For me it came down to the truth that every year you work is one less year of life untethered to work. Essentially, it is just math.

Note: a year and a half post retirement, the payoff I waited for but did not need has still not happened and appears to be less likely with each passing day.
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Old 10-21-2020, 09:09 AM   #13
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You ask a good question. Iíve been in a similar situation and I know how difficult it can feel having to make this decision. Certainly, getting a promotion is good for the ego and having more money is always good. But so is having more time, and money is only a means to an end. If I were in your position, the question I would ask is what will the extra money do for me? The extra time? If you picture yourself five years from now, which path feels like it would have been the better decision?

Iím sure you will do fine no matter what you decide. Best wishes to you.
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Old 10-21-2020, 09:18 AM   #14
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I love these responses by our group. I would add this: "You can add time to the beginning of your retirement, but not to the end."

-BB
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Old 10-21-2020, 09:36 AM   #15
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Originally Posted by second_act_at_42 View Post
Greetings forum friends!

A while back we reached a milestone - and are essentially FI (barring anything crazy happening with some conservative real estate investments). Funny thing is - I'm still doing really well at mega-corp and am even likely to get a promotion soon (despite feeling like I've been slacking off). This comes with more financial incentives including company stock which vests every 6 months. As such I feel a bit confounded with re: to RE timing.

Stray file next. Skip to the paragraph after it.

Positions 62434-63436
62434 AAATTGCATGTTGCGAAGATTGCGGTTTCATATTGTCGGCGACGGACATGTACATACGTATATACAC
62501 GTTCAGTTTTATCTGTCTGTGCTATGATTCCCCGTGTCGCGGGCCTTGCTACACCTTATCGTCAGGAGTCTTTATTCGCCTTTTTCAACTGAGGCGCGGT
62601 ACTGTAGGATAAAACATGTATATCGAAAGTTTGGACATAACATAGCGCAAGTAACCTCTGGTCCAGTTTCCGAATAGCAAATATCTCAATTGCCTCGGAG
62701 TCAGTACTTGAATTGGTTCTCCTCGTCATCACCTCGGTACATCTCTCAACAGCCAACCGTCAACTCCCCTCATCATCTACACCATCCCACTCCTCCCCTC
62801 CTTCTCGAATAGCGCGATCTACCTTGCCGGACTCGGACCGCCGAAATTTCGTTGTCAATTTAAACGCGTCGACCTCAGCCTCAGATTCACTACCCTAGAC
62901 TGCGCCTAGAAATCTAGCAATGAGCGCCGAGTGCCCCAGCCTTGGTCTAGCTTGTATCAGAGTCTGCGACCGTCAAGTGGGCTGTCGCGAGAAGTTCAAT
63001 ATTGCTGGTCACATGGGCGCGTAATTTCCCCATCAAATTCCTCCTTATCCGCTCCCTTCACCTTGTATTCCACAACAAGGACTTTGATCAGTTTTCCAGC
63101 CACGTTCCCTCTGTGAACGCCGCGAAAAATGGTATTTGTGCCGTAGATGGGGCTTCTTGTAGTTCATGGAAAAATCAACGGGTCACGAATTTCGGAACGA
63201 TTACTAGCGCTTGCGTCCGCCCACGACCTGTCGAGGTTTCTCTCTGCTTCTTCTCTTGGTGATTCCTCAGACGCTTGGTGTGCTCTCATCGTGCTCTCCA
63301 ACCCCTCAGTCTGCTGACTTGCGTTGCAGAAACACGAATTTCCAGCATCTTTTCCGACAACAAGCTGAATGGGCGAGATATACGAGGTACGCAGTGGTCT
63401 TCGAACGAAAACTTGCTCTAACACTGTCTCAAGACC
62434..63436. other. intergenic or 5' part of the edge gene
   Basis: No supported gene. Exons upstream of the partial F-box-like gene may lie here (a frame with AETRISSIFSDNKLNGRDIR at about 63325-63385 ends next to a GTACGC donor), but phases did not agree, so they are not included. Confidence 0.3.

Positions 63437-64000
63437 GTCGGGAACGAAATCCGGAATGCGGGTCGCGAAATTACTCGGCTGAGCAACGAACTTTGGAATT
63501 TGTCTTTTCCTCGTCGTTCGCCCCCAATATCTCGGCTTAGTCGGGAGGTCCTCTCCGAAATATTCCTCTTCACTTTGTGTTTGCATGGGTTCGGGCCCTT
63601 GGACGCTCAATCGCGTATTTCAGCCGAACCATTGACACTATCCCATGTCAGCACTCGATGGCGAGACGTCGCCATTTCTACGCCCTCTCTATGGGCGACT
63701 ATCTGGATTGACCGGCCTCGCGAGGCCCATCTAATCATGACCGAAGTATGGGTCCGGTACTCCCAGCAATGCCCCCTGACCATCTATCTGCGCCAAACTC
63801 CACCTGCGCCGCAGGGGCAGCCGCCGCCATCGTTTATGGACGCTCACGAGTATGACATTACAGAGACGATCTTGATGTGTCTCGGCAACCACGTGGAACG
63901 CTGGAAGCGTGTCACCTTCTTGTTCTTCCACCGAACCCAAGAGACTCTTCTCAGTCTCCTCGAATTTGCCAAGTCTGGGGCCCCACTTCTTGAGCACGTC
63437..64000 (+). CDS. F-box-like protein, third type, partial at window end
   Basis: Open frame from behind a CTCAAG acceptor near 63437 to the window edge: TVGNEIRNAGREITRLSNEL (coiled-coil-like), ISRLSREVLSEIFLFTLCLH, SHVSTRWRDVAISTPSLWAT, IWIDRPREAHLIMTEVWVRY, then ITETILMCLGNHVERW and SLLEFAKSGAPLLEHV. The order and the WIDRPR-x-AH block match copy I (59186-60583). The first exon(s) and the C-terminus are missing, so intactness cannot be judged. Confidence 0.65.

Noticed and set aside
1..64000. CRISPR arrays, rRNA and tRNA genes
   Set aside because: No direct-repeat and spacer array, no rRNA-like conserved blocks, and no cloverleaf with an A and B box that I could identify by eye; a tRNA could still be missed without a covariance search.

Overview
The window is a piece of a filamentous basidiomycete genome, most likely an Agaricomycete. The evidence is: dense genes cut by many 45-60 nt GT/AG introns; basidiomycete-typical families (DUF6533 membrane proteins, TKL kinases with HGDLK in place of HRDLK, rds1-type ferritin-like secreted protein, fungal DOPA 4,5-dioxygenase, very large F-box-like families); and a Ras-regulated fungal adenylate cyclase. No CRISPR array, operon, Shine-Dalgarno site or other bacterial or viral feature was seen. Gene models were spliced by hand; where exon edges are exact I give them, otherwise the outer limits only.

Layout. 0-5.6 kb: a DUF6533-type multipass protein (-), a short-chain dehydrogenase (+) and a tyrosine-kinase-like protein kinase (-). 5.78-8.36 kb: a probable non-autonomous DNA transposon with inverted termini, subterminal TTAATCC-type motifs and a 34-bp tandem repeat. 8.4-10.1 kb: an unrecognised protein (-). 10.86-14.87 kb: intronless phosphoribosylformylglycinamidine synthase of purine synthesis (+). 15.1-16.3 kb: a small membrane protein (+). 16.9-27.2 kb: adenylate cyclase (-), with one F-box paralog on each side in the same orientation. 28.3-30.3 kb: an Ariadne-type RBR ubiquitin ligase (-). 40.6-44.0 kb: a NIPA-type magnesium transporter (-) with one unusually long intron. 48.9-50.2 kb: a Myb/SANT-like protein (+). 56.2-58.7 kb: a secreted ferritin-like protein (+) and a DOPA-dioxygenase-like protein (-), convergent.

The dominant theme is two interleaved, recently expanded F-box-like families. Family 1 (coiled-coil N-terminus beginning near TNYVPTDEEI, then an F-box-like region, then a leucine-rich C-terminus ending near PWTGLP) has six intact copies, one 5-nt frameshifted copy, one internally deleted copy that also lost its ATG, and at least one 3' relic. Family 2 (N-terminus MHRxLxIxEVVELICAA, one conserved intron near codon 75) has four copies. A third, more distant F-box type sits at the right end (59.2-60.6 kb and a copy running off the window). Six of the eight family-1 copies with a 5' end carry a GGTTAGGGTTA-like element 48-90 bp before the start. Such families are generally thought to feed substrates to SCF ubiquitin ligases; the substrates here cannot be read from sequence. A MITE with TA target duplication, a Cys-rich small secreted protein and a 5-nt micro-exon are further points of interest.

There are days that I can find ways to tolerate or even enjoy working for mega-corp; but those are few and far between. In discussion with a friend of mine - he asked me "What is 6 months worth to you?" - which I replied that I have no idea. Yet I've been pondering this a LOT the last few weeks. I can easily calculate my 6 month savings rate including stock incentive estimates from mega-corp. But I've interpreted the question to mean:

"What is 6 months of your time worth to you? And is giving that up for mega-corp incentives an equitable exchange?"

Would very much like to hear thoughts from the forum on this. Have any of you taken a crack at this calculation? Looking for perspective.

Cheers!

second_act_@_42

6months for me would be nothing but I dont mind my boss and work mostly independent with a few exceptions.

Talk to me when I have a terrible boss, bad co-workers and I am not challenged and it might be a different story. I've had that BS full plenty but I keep my eye on my prize.

The hardest part of my job is keeping up with the tech, terms and ideas...and dealing with recruiters. And that isn't really part of my job but in my best interest until the plug does get pulled. I stopped going to work socials a decade ago.